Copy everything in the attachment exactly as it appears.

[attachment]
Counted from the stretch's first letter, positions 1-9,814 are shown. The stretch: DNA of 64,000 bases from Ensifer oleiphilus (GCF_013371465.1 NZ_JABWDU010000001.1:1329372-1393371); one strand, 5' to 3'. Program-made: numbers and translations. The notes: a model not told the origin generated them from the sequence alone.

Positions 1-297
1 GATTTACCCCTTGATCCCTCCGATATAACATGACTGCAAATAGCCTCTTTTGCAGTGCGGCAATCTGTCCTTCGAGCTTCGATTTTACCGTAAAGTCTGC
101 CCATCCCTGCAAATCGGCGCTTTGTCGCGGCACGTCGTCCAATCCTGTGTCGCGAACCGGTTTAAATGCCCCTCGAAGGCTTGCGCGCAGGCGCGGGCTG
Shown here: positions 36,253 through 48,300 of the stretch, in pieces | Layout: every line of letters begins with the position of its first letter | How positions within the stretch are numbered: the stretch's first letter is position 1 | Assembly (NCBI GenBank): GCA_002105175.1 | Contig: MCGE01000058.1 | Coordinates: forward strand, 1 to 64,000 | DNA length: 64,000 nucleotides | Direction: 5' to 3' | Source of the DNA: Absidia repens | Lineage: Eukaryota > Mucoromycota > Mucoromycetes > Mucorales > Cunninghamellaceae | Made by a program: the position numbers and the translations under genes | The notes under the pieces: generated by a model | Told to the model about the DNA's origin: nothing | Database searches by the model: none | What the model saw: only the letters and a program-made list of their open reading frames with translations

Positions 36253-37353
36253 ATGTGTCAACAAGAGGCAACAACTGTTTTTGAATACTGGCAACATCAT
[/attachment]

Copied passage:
Counted from the stretch's first letter, positions 1-9,814 are shown. The stretch: DNA of 64,000 bases from Ensifer oleiphilus (GCF_013371465.1 NZ_JABWDU010000001.1:1329372-1393371); one strand, 5' to 3'. Program-made: numbers and translations. The notes: a model not told the origin generated them from the sequence alone.

Positions 1-297
1 GATTTACCCCTTGATCCCTCCGATATAACATGACTGCAAATAGCCTCTTTTGCAGTGCGGCAATCTGTCCTTCGAGCTTCGATTTTACCGTAAAGTCTGC
101 CCATCCCTGCAAATCGGCGCTTTGTCGCGGCACGTCGTCCAATCCTGTGTCGCGAACCGGTTTAAATGCCCCTCGAAGGCTTGCGCGCAGGCGCGGGCTG
Shown here: positions 36,253 through 48,300 of the stretch, in pieces | Layout: every line of letters begins with the position of its first letter | How positions within the stretch are numbered: the stretch's first letter is position 1 | Assembly (NCBI GenBank): GCA_002105175.1 | Contig: MCGE01000058.1 | Coordinates: forward strand, 1 to 64,000 | DNA length: 64,000 nucleotides | Direction: 5' to 3' | Source of the DNA: Absidia repens | Lineage: Eukaryota > Mucoromycota > Mucoromycetes > Mucorales > Cunninghamellaceae | Made by a program: the position numbers and the translations under genes | The notes under the pieces: generated by a model | Told to the model about the DNA's origin: nothing | Database searches by the model: none | What the model saw: only the letters and a program-made list of their open reading frames with translations

Positions 36253-37353
36253 ATGTGTCAACAAGAGGCAACAACTGTTTTTGAATACTGGCAACATCAT